This year, on the backdrop of bipartisan support, the U.S. Biden administration passed the legislation for maximum $10 billion military aid to Taiwan over the next five years. Taiwan has already secured an agreement from the U.S. to purchase roughly the same list of weapons Ukraine requested from the West. The U.K., France, and Canada have dispatched warships to the Taiwan Strait, while Japan has begun building a defense system with an eye on a Taiwan contingency. According to an analysis by Associate Research Fellow Chieh Chung of the Taiwanese think tank, National Policy Foundation, deterrence against China is steadily increasing.

Actions for Countering Authoritarianism


Meanwhile, Taiwan has a deep resentment of its current state, feeling the world has left it in isolation. During the seven years of the Tsai administration, nine nations have severed diplomatic ties with the country, and it has no prospect of joining the World Health Organization (WHO) or the Comprehensive and Progressive Agreement for Trans-Pacific Partnership (CPTPP). Chao Chun-shan, political scientist affiliated with the largest opposition, Kuomintang (KMT), and an honorary professor at Tamkang University, says, “Many countries voice support for Taiwan, while considering the impact to their China relations. But what Taiwan demands is an institutional guarantee, such as the membership of a multilateral framework.” Many in Taiwanese society will agree to this view.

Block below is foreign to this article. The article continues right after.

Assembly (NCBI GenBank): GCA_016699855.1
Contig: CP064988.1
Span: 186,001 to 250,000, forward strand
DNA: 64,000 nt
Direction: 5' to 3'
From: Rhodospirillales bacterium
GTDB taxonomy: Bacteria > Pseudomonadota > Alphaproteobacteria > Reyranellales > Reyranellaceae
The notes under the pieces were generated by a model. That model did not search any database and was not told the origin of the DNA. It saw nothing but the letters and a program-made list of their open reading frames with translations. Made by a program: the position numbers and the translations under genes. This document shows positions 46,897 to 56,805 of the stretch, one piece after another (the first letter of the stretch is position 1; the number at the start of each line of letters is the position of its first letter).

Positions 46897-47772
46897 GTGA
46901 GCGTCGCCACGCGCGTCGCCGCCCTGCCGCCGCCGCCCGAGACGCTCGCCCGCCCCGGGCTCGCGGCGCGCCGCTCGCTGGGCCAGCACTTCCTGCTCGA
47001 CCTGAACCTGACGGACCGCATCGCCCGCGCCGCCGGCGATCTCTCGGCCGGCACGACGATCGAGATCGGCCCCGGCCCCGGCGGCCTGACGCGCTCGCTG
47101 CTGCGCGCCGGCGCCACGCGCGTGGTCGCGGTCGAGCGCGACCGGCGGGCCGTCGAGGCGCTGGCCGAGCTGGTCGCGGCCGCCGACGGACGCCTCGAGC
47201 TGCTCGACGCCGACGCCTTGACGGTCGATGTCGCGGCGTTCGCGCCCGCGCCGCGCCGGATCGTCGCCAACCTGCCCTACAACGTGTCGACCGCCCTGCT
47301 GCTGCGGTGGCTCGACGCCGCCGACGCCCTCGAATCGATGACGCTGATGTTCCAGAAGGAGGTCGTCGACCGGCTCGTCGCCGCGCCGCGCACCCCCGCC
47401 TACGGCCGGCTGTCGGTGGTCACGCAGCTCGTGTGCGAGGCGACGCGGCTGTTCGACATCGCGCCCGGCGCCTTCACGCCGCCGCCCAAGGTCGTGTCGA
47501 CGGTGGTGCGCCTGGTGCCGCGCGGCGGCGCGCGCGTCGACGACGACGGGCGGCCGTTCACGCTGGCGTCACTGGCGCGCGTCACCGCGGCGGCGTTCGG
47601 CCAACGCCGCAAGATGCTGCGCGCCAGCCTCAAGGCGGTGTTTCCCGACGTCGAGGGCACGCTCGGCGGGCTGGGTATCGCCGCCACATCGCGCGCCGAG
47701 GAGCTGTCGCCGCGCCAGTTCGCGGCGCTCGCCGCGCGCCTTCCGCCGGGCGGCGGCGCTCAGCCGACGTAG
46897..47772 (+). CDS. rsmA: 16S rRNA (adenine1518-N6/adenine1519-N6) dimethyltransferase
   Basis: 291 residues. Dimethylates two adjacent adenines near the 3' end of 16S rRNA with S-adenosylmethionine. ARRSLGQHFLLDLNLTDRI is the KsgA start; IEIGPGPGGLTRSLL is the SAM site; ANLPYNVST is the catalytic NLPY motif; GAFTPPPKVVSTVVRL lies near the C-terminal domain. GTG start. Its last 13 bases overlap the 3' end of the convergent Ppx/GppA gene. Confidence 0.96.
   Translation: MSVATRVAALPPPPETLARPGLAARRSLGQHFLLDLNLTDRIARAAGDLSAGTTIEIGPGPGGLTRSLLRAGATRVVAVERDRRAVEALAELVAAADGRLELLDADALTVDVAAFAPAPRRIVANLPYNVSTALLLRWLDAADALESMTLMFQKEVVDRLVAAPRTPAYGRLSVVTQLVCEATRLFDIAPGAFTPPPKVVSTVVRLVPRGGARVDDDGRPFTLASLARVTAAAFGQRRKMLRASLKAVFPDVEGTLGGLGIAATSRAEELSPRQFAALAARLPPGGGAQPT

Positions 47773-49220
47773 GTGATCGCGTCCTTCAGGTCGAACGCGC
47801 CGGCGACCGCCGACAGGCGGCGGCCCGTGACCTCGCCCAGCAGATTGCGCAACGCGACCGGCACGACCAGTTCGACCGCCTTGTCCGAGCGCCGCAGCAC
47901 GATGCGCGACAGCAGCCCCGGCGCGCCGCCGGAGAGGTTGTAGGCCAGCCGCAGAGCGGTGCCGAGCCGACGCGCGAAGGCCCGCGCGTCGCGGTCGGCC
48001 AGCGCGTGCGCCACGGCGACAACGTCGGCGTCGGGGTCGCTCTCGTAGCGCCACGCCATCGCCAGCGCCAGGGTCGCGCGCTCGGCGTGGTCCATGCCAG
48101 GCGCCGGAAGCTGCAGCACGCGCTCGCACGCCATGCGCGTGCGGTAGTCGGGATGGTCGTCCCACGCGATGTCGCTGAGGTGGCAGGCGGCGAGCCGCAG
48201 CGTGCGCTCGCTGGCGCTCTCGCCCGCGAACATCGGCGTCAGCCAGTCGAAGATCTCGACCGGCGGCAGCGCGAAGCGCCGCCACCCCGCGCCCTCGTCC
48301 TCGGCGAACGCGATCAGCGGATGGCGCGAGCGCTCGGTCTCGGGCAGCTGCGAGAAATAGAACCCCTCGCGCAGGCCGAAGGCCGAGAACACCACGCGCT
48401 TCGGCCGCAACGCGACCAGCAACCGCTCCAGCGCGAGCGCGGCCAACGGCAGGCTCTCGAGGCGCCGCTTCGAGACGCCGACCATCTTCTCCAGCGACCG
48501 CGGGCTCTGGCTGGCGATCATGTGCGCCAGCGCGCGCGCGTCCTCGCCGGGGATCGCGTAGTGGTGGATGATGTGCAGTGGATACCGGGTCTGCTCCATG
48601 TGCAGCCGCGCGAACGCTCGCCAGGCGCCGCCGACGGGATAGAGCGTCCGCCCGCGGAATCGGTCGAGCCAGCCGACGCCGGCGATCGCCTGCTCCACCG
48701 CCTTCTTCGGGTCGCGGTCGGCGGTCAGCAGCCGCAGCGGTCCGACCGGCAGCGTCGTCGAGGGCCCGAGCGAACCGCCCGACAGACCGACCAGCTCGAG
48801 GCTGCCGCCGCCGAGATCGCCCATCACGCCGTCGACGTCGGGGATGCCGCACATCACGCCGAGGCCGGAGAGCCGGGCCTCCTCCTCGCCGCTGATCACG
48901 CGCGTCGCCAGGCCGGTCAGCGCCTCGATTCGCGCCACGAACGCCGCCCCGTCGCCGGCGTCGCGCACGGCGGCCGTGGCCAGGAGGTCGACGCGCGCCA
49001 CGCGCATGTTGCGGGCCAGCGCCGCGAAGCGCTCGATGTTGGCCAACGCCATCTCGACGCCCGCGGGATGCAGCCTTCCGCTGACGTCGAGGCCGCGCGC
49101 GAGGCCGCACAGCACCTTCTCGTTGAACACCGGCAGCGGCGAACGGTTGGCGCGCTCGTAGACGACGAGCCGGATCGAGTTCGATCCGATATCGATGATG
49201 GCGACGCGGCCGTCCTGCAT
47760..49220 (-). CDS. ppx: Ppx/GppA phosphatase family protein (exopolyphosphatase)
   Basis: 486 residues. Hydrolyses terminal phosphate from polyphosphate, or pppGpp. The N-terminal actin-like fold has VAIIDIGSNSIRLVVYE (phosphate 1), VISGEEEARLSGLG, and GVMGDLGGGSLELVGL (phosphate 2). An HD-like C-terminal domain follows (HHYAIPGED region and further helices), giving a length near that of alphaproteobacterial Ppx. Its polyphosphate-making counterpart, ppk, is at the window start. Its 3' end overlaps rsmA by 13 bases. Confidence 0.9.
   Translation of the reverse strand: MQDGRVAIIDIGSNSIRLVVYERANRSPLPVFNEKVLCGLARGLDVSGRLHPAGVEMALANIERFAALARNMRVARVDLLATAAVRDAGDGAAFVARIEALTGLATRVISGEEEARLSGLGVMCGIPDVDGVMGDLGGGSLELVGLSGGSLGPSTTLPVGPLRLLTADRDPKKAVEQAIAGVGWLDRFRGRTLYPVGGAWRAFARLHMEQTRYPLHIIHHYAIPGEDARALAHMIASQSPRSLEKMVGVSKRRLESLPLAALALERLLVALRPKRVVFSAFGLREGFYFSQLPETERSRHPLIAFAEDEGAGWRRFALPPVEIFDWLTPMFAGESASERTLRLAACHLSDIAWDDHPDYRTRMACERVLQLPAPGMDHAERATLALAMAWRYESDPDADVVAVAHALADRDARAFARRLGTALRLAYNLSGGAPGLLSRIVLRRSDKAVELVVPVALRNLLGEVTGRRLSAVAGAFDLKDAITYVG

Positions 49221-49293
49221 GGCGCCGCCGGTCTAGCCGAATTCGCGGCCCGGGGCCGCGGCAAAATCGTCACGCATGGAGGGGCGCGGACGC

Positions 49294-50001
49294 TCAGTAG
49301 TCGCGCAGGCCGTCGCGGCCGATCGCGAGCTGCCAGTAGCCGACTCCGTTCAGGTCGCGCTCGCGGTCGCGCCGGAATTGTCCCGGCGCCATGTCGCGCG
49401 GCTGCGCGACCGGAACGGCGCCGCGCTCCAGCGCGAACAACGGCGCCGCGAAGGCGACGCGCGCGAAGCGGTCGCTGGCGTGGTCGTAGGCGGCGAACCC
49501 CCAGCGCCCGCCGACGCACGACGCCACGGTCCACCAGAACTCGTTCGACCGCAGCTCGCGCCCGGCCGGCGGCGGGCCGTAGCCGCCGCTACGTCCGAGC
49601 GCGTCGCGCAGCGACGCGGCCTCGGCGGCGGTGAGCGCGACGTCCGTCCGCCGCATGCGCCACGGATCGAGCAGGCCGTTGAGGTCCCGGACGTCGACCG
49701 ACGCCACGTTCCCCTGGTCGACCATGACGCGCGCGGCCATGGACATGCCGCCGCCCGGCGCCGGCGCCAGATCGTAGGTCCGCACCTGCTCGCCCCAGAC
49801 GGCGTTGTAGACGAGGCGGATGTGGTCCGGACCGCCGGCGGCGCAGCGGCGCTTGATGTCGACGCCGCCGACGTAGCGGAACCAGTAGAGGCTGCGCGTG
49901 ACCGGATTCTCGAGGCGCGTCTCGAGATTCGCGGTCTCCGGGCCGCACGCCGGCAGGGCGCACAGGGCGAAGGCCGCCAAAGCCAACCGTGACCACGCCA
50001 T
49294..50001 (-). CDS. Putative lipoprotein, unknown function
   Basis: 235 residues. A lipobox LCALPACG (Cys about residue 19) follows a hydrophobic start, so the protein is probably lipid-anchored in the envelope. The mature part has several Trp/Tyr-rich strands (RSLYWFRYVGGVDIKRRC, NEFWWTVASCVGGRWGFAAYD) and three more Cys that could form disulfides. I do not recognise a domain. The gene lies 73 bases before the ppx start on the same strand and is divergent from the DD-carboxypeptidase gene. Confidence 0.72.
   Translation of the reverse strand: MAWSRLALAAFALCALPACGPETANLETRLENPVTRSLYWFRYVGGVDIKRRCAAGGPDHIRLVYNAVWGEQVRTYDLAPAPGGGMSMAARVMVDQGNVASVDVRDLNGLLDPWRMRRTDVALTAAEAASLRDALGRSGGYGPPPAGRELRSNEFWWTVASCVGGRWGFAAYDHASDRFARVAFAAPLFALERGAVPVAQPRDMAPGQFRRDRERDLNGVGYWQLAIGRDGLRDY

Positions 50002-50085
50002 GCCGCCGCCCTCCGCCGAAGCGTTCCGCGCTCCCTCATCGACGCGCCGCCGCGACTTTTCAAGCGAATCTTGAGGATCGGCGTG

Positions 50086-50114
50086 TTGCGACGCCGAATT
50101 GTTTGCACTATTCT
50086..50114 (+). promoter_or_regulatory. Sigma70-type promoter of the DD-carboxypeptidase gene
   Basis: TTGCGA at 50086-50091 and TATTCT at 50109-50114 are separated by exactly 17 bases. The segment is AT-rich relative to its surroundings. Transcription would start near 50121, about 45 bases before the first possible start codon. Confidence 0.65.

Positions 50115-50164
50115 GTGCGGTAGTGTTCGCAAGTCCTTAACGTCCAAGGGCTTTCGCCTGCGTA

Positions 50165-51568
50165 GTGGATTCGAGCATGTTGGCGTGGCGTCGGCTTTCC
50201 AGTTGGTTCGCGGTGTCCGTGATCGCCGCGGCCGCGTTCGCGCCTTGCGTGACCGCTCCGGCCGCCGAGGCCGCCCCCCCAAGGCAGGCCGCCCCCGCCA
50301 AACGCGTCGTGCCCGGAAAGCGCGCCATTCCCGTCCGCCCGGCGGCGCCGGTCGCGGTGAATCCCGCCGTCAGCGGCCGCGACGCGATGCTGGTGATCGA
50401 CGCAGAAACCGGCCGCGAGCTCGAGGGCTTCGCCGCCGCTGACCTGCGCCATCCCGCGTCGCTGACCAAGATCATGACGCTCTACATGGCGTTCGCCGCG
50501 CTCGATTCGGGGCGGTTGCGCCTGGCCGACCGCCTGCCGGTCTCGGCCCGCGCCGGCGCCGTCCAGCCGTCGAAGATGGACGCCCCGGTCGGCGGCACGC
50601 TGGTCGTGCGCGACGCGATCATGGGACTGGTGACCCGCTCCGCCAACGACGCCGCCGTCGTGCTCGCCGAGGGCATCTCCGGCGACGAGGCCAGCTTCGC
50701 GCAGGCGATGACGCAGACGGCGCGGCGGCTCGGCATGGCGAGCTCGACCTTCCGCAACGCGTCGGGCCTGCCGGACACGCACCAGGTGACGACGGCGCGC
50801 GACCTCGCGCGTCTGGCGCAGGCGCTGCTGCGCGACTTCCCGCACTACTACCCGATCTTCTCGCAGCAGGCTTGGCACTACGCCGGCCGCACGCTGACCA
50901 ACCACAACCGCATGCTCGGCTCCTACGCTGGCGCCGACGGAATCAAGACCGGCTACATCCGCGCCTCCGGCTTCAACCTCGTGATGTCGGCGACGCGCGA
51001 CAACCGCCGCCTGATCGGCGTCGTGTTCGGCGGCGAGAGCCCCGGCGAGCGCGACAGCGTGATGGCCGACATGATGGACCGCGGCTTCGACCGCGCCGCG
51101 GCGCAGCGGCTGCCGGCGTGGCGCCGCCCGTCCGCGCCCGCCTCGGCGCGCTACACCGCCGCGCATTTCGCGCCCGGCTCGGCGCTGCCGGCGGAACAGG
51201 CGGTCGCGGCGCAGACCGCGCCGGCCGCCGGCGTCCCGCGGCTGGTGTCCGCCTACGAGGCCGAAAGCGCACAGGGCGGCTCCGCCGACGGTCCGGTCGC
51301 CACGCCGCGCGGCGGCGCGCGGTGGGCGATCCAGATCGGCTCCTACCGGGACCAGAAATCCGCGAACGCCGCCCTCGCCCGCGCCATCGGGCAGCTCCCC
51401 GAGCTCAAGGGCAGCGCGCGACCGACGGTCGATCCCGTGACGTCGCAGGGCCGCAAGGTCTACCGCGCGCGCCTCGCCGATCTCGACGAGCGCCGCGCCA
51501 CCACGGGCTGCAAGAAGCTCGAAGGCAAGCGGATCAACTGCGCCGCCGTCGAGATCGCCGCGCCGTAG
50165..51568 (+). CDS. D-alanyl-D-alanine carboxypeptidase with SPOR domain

The G7 Hiroshima Leaders’ Communiqué stated to “support a free and open Indo-Pacific and oppose any unilateral attempts to change the status quo by force or coercion,” vowing to work also with those outside the G7 framework. In the drama Wave Makers, there is a scene where the protagonist, public relations personnel at an opposing party, shouts at a campaign meeting, “If we do nothing, we’ll just lose,” which is the underlying theme of the series. At the upcoming presidential election, cross-strait relations would be the major point at issue. Candidates of the ruling and opposition parties, who are working on their campaign pledges, and voters, now starting to consider where to cast their ballots, are keeping a close eye on developments in China and what concrete actions the G7 will take in the future.

This is a translation of the Japanese article published in vol. 79 (May/Jun. 2023) of the Gaiko (Diplomacy) magazine.

Koichiro Ishida is the Taipei Bureau Chief of Asahi Shimbun. Graduating from the Osaka University of Foreign Studies in 1997, he joined the Asahi Shimbun. He mainly covered police and judicial areas in the city department in Osaka and Tokyo, then studied at the Institute of International Studies, Tsinghua University in Beijing from 2007 to 2008. After serving as the Liberal Democratic Party reporter at the political department and the Shenyang Bureau Chief in China, he has been in the current position since September 2020. He is the author of Taiwan ga mezasu minshushugi kyoken chugoku he no tairitsujiku [The Democracy Taiwan Aims for; Countering the Chinese Power] and the co-author of Kurenaii no to [The Red Party].